LOS ANGELES, CA – FEBRUARY 10: Drake accepts the Best Rap Song award for ‘God’s Plan’ onstage backstage during the 61st Annual GRAMMY Awards at Staples Center on February 10, 2019 in Los Angeles, California. (Photo by Kevin Mazur/Getty Images for The Recording Academy)

Like the Super Bowl, Oscars and a slew of events on the American calendar, recent years has seen dialogue open over gender-equality and racism. Collecting critics and activists along the way, the spotlight turned to the 2019 Grammy Awards this evening, as stars took to Los Angeles for music’s night-of-nights. While the likes of Cardi B, Post Malone and Travis Scott took to the stage, there were more than a handful of artists missing.

Impossible to please an entire list of clientele that participates in the event, the Grammy Awards has struggled to stay significant as the hip-hop community is further distanced from pop culture. But could this year be the catalyst for change? Despite Kendrick Lamar, Drake and Childish Gambino all turning down the opportunity to perform, the show moved ahead with a long lineup of female performers and presenters, weaved in with RnB tunes.

The move came in response to outpouring criticism last year, when just one woman won a solo award on the air – fuel was added to the fire when president of the Recording Academy told women to “step up” if they wanted to be part of the industry on a “executive level”. This year, Lady Gaga, Alicia Keys, Jennifer Lopez, Jada Pinkett Smith, and the former First Lady Michelle Obama all took to the stage together to talk about the impact music had on their lives.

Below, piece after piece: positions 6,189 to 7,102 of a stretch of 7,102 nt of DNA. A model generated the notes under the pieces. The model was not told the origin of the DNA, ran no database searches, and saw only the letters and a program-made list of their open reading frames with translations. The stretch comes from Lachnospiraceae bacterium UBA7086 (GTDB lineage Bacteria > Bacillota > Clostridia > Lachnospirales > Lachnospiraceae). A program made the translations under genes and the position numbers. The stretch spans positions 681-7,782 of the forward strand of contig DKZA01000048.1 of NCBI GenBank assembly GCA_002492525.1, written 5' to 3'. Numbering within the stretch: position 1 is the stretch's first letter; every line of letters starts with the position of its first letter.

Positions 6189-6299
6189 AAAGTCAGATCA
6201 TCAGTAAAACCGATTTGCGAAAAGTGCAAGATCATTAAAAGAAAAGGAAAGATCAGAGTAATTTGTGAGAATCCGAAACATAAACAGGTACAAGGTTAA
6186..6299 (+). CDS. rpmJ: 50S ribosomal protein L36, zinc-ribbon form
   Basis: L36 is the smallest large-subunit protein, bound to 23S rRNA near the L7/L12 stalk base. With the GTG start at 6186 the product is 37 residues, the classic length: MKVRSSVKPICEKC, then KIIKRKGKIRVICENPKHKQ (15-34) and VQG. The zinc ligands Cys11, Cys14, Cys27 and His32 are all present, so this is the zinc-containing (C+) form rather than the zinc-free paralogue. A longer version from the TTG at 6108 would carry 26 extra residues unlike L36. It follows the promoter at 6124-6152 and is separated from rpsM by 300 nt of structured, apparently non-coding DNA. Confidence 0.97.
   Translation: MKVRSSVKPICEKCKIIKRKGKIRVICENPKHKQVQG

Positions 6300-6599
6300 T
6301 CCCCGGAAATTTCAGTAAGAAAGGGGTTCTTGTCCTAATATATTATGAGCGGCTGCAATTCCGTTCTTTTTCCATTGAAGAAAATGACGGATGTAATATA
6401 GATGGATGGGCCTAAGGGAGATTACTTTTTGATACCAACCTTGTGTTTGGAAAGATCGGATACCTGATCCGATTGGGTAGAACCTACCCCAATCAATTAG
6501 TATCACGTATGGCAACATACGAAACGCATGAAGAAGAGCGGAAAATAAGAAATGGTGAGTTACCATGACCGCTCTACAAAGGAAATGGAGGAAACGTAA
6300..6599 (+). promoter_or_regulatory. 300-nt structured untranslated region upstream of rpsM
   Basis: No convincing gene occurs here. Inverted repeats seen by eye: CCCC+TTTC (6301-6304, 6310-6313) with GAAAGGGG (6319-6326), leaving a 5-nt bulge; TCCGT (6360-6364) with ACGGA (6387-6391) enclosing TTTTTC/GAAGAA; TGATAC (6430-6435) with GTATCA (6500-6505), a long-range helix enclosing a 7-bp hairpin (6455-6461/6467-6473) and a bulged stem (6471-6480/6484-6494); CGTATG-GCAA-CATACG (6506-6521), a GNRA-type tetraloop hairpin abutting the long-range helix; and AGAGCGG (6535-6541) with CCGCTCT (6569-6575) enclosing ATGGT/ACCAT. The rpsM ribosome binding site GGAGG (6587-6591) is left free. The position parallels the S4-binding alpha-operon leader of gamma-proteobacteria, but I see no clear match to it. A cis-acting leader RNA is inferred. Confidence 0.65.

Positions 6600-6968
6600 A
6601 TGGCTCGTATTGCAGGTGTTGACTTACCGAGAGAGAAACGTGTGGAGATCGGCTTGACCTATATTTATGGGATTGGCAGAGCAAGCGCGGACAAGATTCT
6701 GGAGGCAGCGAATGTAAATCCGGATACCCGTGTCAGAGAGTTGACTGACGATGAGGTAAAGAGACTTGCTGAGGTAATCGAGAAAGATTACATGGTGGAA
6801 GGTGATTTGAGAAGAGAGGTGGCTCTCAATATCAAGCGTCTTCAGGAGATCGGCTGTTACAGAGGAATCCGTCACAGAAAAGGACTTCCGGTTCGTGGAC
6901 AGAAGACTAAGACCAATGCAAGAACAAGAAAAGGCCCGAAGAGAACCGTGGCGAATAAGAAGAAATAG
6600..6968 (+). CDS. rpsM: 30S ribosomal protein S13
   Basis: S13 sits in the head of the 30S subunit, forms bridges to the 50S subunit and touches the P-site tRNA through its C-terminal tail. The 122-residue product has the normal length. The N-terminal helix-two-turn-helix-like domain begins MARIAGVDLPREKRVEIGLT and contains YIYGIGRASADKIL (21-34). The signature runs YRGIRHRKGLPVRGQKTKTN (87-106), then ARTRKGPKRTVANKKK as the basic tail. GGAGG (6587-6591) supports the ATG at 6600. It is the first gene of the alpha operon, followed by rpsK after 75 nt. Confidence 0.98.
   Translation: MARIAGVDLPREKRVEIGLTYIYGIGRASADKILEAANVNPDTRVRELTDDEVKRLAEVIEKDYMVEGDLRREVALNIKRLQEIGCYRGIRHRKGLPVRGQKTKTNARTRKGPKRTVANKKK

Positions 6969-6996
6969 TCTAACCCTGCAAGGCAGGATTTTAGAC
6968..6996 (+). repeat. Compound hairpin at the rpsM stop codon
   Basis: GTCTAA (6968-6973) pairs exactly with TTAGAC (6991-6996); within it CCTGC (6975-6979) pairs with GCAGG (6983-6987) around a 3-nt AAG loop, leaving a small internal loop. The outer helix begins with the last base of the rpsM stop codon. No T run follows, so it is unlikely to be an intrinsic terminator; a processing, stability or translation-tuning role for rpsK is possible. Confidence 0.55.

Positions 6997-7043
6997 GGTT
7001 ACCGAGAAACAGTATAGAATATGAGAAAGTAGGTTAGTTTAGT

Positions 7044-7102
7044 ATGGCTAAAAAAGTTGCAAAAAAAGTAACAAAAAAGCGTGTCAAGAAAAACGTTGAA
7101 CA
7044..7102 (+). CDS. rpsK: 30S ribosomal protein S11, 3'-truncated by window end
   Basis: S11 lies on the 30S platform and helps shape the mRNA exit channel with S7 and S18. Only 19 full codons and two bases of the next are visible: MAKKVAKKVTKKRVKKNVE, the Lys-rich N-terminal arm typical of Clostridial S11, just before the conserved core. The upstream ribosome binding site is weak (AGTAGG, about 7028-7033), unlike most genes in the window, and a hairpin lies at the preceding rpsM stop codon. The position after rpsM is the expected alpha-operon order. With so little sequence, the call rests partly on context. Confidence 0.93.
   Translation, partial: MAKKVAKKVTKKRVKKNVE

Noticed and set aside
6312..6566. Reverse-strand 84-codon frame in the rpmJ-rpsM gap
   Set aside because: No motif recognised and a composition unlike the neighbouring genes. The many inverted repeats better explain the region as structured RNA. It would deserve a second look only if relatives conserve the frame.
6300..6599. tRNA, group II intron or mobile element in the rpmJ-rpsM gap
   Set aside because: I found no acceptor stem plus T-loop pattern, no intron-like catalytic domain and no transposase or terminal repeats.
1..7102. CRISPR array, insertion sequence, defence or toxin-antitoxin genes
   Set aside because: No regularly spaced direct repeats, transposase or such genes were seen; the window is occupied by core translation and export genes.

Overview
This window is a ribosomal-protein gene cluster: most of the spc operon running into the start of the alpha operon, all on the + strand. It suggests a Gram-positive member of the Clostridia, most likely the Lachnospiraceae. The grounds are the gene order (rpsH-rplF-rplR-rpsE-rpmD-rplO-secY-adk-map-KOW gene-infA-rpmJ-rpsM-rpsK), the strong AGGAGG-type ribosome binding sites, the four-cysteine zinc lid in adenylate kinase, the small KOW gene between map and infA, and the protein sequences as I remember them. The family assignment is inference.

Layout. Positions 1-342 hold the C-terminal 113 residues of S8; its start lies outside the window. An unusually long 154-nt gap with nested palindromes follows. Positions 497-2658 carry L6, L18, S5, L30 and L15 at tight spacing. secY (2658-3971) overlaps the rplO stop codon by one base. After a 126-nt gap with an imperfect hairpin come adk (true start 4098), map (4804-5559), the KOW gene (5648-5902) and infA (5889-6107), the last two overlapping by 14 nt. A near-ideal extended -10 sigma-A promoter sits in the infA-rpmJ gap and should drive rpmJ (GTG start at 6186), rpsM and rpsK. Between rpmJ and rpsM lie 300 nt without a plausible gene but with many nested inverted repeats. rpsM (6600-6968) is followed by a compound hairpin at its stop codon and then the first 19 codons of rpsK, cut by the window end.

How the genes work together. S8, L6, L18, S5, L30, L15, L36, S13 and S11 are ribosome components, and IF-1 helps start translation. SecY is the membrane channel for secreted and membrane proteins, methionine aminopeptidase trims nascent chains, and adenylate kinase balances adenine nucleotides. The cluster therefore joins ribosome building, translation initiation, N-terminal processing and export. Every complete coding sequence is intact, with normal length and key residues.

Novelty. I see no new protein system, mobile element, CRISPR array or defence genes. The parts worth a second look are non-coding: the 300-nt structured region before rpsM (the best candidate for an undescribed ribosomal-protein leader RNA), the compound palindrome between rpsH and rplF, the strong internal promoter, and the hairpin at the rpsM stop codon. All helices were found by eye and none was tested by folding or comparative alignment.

Shortly after, an absent Childish Gambino – aka Donald Glover – and songwriter Ludwig Goransson took out Song of the Year for his politically-driven “This is America” as well as Record of the Year later on. Further proof of the Grammy’s need to diversify, the win made history as the first hip-hop song to nab the honour. If that doesn’t scream a past disconnect, we don’t know what does.

In past years, Jay-Z, Drake and Frank Ocean have all publicly expressed their discontentment for the ceremony and even anger towards award results for ignoring hip-hop culture.

In 2017, Recording Academy President Neil Portnow said in an interview with Pitchfork that he didn’t think there was a race problem. “We don’t, as musicians, in my humble opinion, listen to music based on gender or race or ethnicity,” Portnow said then. “When you go to vote on a piece of music – at least the way that I approach it – is you almost put a blindfold on and you listen.”

Nevertheless, whether it be an argument based on race, gender or the Grammy’s need to diversify its musical landscape, George Howard, an associate professor of music business and management at the Berklee College of Music in Boston has already predicted its downfall, or else.

“Any institution that is founded upon a firmament of endemic racism and misogyny ultimately crumbles,” he said, reported in the New York Times. “The institution of the Grammys has to have its day of reckoning,” he added. “But more importantly, the music industry itself has to have its day of reckoning.”